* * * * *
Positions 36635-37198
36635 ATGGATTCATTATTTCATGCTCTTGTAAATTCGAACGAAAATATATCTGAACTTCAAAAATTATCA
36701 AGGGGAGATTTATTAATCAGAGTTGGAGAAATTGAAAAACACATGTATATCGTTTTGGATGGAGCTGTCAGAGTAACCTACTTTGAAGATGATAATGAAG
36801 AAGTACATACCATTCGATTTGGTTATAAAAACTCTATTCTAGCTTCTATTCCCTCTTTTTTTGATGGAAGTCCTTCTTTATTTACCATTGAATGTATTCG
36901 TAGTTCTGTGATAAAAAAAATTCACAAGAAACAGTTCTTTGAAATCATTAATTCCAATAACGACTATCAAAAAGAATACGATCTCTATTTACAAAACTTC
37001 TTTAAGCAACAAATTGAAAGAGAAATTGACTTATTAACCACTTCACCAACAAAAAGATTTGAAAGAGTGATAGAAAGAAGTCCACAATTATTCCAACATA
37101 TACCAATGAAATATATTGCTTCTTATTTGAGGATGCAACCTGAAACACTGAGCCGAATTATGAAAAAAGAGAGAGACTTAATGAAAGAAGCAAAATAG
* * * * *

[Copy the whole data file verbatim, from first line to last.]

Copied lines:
Positions 36635-37198
36635 ATGGATTCATTATTTCATGCTCTTGTAAATTCGAACGAAAATATATCTGAACTTCAAAAATTATCA
36701 AGGGGAGATTTATTAATCAGAGTTGGAGAAATTGAAAAACACATGTATATCGTTTTGGATGGAGCTGTCAGAGTAACCTACTTTGAAGATGATAATGAAG
36801 AAGTACATACCATTCGATTTGGTTATAAAAACTCTATTCTAGCTTCTATTCCCTCTTTTTTTGATGGAAGTCCTTCTTTATTTACCATTGAATGTATTCG
36901 TAGTTCTGTGATAAAAAAAATTCACAAGAAACAGTTCTTTGAAATCATTAATTCCAATAACGACTATCAAAAAGAATACGATCTCTATTTACAAAACTTC
37001 TTTAAGCAACAAATTGAAAGAGAAATTGACTTATTAACCACTTCACCAACAAAAAGATTTGAAAGAGTGATAGAAAGAAGTCCACAATTATTCCAACATA
37101 TACCAATGAAATATATTGCTTCTTATTTGAGGATGCAACCTGAAACACTGAGCCGAATTATGAAAAAAGAGAGAGACTTAATGAAAGAAGCAAAATAG